Racial Stigma: Toward a New Paradigm for Discrimination Theory
AbstractThis essay examines interconnections between "race" and economic inequality in the United States, focusing on the case of African-Americans. I will argue that it is crucially important to distinguish between racial discrimination and racial stigma in the study of this problem. Racial discrimination has to do with how blacks are treated, while racial stigma is concerned with how black people are perceived. My view is that what I call reward bias (unfair treatment of persons in formal economic transactions based on racial identity) is now a less significant barrier to the full participation by African-Americans in U.S. society than is what I will call development bias (blocked access to resources critical for personal development but available only via non-market-mediated social transactions). By making these points in the specific cultural and historical context of the black experience in U.S. society, I hope to contribute to a deeper conceptualization of the worldwide problem of race and economic marginality.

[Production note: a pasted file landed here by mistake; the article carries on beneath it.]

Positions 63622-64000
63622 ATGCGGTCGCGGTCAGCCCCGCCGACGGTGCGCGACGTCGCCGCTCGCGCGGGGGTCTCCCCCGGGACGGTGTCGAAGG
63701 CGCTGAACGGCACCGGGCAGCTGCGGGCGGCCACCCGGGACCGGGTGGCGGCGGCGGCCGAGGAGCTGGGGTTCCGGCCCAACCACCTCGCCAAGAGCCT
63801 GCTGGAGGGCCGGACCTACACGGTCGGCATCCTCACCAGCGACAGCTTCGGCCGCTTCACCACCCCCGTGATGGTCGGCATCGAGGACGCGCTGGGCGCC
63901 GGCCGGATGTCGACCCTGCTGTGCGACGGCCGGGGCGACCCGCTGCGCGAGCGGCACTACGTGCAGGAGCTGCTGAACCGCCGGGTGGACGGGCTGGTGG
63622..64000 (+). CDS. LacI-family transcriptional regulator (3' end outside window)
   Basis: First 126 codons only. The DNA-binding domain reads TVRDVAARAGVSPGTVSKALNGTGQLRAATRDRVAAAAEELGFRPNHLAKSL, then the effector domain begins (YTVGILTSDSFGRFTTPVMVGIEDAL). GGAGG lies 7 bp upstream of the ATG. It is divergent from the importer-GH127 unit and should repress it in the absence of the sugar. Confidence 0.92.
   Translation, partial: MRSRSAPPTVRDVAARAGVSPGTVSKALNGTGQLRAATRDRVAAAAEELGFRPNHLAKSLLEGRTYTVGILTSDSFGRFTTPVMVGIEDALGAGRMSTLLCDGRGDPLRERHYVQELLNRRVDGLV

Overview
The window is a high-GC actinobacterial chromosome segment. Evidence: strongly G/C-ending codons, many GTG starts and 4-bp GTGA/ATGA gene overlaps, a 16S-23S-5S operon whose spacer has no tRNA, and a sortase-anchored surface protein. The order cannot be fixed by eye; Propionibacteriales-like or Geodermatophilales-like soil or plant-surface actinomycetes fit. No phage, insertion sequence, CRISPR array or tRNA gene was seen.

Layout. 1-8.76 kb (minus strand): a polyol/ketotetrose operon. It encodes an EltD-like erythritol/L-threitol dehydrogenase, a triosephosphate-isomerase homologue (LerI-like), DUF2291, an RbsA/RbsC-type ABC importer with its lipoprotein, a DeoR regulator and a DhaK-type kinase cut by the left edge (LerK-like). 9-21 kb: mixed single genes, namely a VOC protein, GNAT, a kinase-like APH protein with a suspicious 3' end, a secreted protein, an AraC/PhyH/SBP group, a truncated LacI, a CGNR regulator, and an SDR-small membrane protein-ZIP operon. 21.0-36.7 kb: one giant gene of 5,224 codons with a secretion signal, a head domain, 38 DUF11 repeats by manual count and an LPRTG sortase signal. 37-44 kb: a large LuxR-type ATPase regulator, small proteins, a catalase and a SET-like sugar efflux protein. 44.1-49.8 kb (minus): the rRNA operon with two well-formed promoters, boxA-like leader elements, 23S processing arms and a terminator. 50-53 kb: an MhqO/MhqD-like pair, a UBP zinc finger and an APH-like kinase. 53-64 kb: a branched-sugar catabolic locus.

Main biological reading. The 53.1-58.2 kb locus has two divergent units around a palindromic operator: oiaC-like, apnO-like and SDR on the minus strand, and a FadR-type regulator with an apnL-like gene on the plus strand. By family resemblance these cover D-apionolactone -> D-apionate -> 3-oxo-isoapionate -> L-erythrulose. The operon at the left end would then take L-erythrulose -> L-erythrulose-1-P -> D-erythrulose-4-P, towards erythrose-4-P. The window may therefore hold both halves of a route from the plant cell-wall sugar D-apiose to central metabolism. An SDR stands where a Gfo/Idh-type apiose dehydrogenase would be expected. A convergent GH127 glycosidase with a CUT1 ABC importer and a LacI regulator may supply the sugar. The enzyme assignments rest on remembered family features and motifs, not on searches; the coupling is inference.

CitationLoury, Glenn, C. 2003. "Racial Stigma: Toward a New Paradigm for Discrimination Theory ." American Economic Review, 93 (2): 334-337. DOI: 10.1257/000282803321947308
- J15 Economics of Minorities, Races, Indigenous Peoples, and Immigrants; Non-labor Discrimination
- J70 Labor Discrimination: General